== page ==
A human field goal and a giant harpist: 'America's Got Talent' gets even more circus-esque

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Every year during the 'AGT' quarterfinals, there's a curious mix of ubertalented and "How did they even get here?" acts. Last night showcased both sides, including our first live triple-X'd contestant in Ulysses, the sweet Don King/Bill Cosby hybrid who loves to sing seventies theme songs -- and looked nothing short of shocked when the judges bashed his best efforts. From mariachi to mind reading, dancing dogs to sand painting, men hitting each other with large objects, and a human cannonball, the last leg of the quarterfinals was by far the most competitive. Let's take a look at some of the impressive acts who battled it out for the last four slots in the semifinals.

Most Surprising: Homespun Music

William Close was one of three acts sent straight from the audition rounds to the live shows, and this instrument-making musician did not disappoint the judges or America. All three judges firmly labeled Close the one to beat, and Howard Stern even suggested he'd be willing to put up his own hard-earned cash to give the musician a chance at the big time.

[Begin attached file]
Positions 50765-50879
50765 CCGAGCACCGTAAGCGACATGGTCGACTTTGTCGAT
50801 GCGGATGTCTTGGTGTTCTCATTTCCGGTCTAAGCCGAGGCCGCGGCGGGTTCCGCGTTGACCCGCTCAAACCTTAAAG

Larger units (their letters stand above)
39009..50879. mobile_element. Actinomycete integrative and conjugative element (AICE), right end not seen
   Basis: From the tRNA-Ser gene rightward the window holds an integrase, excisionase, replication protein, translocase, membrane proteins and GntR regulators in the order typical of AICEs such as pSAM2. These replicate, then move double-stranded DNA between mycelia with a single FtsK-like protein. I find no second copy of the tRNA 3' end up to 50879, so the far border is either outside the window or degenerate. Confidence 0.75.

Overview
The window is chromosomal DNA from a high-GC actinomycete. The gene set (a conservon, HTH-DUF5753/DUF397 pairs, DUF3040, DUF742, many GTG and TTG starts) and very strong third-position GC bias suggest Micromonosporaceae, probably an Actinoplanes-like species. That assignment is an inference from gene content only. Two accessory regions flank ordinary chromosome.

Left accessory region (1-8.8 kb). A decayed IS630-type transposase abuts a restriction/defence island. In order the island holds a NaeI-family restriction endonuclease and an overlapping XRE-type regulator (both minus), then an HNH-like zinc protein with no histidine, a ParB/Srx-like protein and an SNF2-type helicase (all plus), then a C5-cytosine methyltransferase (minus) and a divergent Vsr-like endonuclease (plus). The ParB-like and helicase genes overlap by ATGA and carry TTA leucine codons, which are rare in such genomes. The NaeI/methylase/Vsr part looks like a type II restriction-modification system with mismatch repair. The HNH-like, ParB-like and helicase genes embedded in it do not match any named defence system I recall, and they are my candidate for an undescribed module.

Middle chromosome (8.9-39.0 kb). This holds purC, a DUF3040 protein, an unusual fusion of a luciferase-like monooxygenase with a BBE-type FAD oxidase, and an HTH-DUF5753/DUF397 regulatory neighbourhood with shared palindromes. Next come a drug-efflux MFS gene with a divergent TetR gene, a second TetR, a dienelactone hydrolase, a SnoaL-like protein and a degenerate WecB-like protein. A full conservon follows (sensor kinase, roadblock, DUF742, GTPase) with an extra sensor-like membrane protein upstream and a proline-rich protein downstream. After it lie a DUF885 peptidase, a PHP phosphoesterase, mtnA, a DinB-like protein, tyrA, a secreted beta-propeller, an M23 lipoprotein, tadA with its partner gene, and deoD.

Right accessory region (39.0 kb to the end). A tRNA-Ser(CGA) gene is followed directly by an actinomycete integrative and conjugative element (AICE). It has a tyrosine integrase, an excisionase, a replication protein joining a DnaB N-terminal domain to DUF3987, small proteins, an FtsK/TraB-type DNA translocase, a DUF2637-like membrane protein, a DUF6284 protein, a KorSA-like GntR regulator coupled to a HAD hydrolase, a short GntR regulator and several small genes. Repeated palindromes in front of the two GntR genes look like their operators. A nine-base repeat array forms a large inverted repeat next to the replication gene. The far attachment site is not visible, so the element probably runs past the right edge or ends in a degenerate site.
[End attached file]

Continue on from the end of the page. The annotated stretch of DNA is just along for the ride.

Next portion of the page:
Megamind

Appealing directly to the judges is quite a gamble for contestants. If all goes well, it's that much more impressive, but one wrong move and it can look like you're poking fun at them. Eric Dittelman played the Vegas odds last night, hosting a special mind-reading edition of "Deal or No Deal." How did it pan out? This is one you need to see for yourself.

 

The Human Field Goal

What can you say about a human cannonball? It's dangerous and very cool to watch, and Stern was quick to point out that 85% of these specialized stunt performers die during their act. Howie and Sharon wondered where the act could go next, but David "the Bullet" Smith promised he still had plenty up his sleeve.

 

Art With a Message

Joe Castillo has been an 'AGT' favorite from the beginning, a sand painter of sorts who also manages to tell a story in a mere 90 seconds. This week, he chose an instrumental piece of music and relied on the images alone to tell the tale of endangered wildlife. It was beautifully moving, even before Stern brought out his best preachy-dad voice and told us how important it was to vote Castillo through.

 

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